On January 31 and February 1, 2020, the waxing moon is near the seventh planet, Uranus, on our sky’s dome. At a distance of 20 astronomical units – or 20 Earth-sun units – from Earth, Uranus is faint. It was the first planet to be discovered in modern times, by William Herschel in the year 1781. He was using a telescope! Most people do use a telescope or binoculars to see it, but some have glimpsed it with the eye alone on a moonless night. Why are we showing you Uranus near the moon then? Just so you can get an idea of where it is in the sky after sunset, so that you can notice the stars around it, and then find Uranus when the moon has moved away.
On both January 31 and February 1, the moon is bright; it’s at or near first quarter. Uranus, meanwhile, is located in front of the faint constellation Aries the Ram, close to the border of the constellation Pisces the Fishes. Now here’s the good news. Uranus moves only very slowly in front of the starry background. It’ll stay in front of Aries for several more years. So if you notice the stars near the moon tonight, you can use these stars to get oriented and, ultimately, to locate the seventh planet.
A good familiarity with Aries is your ticket to locating this faint world. For a detailed sky chart of Aries, click on The Sky Live; and for a sky chart showing Uranus’ position from 2019 to 2032, click on Naked Eye Planets.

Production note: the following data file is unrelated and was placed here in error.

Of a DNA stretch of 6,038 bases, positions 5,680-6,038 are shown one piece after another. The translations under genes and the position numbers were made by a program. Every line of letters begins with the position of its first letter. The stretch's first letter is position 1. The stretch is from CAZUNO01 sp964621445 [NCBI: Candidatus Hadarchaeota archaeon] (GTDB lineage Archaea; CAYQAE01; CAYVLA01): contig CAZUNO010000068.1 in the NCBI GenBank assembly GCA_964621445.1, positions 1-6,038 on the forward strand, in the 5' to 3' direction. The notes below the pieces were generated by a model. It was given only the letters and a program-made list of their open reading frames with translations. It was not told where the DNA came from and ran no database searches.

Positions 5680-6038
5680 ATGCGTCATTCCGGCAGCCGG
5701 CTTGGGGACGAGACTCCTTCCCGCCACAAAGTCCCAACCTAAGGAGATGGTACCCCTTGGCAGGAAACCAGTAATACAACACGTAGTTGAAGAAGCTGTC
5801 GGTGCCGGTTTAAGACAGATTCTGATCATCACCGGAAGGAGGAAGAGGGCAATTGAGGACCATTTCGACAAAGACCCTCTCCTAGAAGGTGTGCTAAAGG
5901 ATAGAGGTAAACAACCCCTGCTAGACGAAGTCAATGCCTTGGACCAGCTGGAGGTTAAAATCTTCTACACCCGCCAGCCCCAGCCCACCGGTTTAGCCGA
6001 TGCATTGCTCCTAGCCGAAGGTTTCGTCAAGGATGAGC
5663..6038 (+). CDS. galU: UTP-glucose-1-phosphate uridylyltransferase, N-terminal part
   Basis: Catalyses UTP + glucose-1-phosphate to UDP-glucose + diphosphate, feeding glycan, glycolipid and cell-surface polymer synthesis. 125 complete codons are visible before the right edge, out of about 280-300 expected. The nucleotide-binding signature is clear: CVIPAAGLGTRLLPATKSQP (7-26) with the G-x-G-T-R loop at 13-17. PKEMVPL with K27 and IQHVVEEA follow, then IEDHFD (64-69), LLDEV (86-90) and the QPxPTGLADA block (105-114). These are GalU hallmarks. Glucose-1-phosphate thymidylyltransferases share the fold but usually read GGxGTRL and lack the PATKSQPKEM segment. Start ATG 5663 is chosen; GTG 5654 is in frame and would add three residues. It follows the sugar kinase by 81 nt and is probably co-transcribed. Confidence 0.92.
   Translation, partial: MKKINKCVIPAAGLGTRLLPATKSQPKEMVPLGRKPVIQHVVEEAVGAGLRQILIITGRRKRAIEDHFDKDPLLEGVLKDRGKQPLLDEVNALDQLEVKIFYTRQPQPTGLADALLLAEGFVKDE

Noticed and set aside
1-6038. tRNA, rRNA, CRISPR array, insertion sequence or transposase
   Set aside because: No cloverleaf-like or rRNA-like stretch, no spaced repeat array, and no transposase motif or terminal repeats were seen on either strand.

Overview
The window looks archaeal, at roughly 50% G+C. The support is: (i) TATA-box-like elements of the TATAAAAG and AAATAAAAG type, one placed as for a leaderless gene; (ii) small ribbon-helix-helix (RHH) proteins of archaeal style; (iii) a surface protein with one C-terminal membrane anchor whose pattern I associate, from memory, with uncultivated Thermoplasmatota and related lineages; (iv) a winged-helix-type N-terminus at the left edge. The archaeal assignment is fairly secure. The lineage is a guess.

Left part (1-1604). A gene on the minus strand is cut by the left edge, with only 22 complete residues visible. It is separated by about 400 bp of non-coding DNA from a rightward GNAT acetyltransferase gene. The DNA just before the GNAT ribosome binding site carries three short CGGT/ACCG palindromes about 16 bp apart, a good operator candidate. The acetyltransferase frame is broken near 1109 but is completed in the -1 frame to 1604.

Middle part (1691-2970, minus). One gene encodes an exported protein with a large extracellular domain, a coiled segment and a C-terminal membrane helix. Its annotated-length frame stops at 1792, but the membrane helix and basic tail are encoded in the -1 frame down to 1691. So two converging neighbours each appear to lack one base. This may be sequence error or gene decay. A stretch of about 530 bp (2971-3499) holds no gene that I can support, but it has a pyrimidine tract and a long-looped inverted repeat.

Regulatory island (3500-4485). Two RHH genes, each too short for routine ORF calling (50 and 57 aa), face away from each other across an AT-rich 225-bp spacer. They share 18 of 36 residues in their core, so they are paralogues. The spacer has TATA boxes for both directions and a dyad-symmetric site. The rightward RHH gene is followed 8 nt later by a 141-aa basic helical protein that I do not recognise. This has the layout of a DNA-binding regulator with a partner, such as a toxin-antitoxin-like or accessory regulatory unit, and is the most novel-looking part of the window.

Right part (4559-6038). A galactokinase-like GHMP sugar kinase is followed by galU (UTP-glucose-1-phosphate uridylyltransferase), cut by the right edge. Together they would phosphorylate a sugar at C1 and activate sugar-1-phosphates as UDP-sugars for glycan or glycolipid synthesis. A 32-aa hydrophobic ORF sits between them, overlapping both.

Or check out the chart below, which shows the constellation Aries.
Of course, the moon and Uranus are only close together on the sky’s dome, not in space. The moon is nearly 250,000 miles (400,000 km) away from Earth, whereas Uranus lurks way out there, at well over 7,000 times the moon’s distance from us. Click on the Moon Tonight for the moon’s present distance in miles, kilometers or astronomical units (one astronomical unit = Earth/sun distance), and on Heavens-Above to know Uranus’ present distance from the sun and Earth in astronomical units.
Recently, the very bright planet Venus and the very faint planet Neptune were in conjunction. View photos of the Venus-Neptune conjunction here.
Venus will soon have another conjunction with another very faint planet (though not as faint as Neptune). Yep, it’ll be a conjunction of Venus with Uranus, and it’ll happen on March 9, 2020. Venus is now sitting rather low in the west at dusk and nightfall. It’ll be hard to miss this brilliant world, because Venus ranks as as the third-brightest celestial body in all the heavens, after the sun and moon. Day by day, as darkness falls, Venus will climb upward, toward Uranus, while Uranus will fall downward, toward Venus. The two will meet in March.
So know that these late January and early February evenings are not the best nights for seeing Uranus. You will have a tough time glimpsing it in the moon’s glare. But maybe bookmark some links, and then, when the moon leaves the evening sky, you’ll know where to look before Venus has its rendezvous with Uranus.
Bottom line: As darkness falls on January 31, 2020, the moon shines rather close to Uranus on the sky’s dome.
Bruce McClure has served as lead writer for EarthSky's popular Tonight pages since 2004. He's a sundial aficionado, whose love for the heavens has taken him to Lake Titicaca in Bolivia and sailing in the North Atlantic, where he earned his celestial navigation certificate through the School of Ocean Sailing and Navigation. He also writes and hosts public astronomy programs and planetarium programs in and around his home in upstate New York.